Washington – President Donald Trump left numerous clear clues that he would try to destroy everything before leaving the White House. The clues lie in a lifetime in which he has refused to admit defeat. They encompass a presidency marked by raw, furious rhetoric, conspiracy theories, and a kind of camaraderie with “patriots” from the ranks of right-wing extremists. The clues increased at the speed of light when Trump lost the election and refused to admit it.
The culmination came Wednesday, when Trump supporters, exhorted by the president himself to go to the Capitol and “fight passionately” against a “stolen” election, occupied the building in a violent confrontation that left a Capitol police officer and others dead. four people.
The mob arrived so emboldened by Trump’s rhetoric that many participants used live video platforms to show themselves destroying the venue. They thought Trump was going to back them. After all, it was about a president who, reacting to a revealed far-right plan to kidnap the Democratic governor of Michigan last year, responded: “Maybe it was a problem, maybe not.”RELATED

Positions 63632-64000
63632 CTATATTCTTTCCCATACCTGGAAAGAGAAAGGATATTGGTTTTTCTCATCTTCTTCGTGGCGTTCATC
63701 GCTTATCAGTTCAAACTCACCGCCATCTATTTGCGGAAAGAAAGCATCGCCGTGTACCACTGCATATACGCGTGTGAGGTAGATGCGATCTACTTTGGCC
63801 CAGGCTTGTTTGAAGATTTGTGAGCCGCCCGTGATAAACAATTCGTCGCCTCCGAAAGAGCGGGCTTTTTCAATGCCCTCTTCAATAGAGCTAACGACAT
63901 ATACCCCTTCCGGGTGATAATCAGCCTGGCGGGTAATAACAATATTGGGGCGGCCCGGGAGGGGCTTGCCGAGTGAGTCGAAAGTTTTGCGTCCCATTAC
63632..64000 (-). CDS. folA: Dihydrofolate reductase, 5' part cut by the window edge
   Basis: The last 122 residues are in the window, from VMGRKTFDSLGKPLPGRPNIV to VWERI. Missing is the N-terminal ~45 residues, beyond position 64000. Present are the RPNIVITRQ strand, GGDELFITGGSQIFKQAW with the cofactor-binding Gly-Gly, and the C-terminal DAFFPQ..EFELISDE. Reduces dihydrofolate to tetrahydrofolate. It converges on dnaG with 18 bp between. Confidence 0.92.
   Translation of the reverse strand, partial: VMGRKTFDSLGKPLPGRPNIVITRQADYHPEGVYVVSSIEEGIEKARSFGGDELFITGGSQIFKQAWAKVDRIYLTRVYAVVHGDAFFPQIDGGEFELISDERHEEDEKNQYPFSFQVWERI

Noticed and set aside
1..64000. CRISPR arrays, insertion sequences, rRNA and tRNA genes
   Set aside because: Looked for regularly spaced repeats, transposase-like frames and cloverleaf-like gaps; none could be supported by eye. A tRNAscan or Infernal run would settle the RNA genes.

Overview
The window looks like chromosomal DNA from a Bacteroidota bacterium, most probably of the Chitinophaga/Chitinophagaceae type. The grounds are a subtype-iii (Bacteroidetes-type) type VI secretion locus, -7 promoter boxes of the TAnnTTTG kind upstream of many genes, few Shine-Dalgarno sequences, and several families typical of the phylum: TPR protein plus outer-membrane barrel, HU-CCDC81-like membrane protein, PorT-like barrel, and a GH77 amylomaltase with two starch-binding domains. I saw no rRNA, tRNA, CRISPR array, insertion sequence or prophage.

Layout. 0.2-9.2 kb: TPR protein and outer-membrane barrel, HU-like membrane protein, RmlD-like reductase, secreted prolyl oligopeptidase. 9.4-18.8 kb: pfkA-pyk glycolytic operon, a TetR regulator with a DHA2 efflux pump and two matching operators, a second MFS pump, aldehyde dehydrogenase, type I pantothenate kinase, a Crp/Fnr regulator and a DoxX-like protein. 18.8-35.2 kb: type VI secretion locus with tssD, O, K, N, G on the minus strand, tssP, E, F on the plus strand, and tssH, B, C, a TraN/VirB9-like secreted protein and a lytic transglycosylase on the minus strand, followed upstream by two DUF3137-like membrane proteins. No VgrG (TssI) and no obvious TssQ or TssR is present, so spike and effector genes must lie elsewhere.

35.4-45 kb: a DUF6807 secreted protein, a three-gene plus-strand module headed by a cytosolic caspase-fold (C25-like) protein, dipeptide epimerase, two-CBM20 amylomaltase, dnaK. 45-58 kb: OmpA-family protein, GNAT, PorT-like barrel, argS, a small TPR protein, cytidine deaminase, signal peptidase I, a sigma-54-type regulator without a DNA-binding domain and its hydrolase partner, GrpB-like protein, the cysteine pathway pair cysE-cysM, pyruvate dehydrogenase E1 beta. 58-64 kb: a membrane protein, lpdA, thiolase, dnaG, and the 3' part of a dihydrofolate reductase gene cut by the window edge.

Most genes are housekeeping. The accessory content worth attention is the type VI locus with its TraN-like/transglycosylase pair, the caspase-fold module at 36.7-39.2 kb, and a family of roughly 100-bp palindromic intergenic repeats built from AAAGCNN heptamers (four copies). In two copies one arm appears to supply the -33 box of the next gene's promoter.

Throughout his presidency and throughout his life, demonstrated by his own words and actions, Trump hated losing and did not admit it when it happened. He presented bankruptcies as successes, stumbles in office as great achievements, the stain of impeachment as the act of heroism of a martyr.
Then came the greatest defeat: the election and, with it, desperate machinations that many politicians compared to the practices of “banana republics” or the “Third World,” but that were entirely American in the twilight of the Trump presidency.
Often with a wink or a nod over the past four years, sometimes more directly – “we love you,” he told the mob on Capitol Hill – Trump made common cause with fringe elements eager to give him support in exchange for his respect.
That formed a combustible mixture when the most was at stake. The elements had been adding up in plain sight, often in messages via Twitter. On Friday, Twitter terminated Trump’s account, denying the president his favorite megaphone, “given the risk of further incitement to violence.”
“I wish I could say that we didn’t get a glimpse of it,” President-elect Joe Biden said of the attack on the Capitol. But it is not true. We got a glimpse of it. “
Mary Trump viewed it from her unique vantage point as Trump’s psychologist and niece.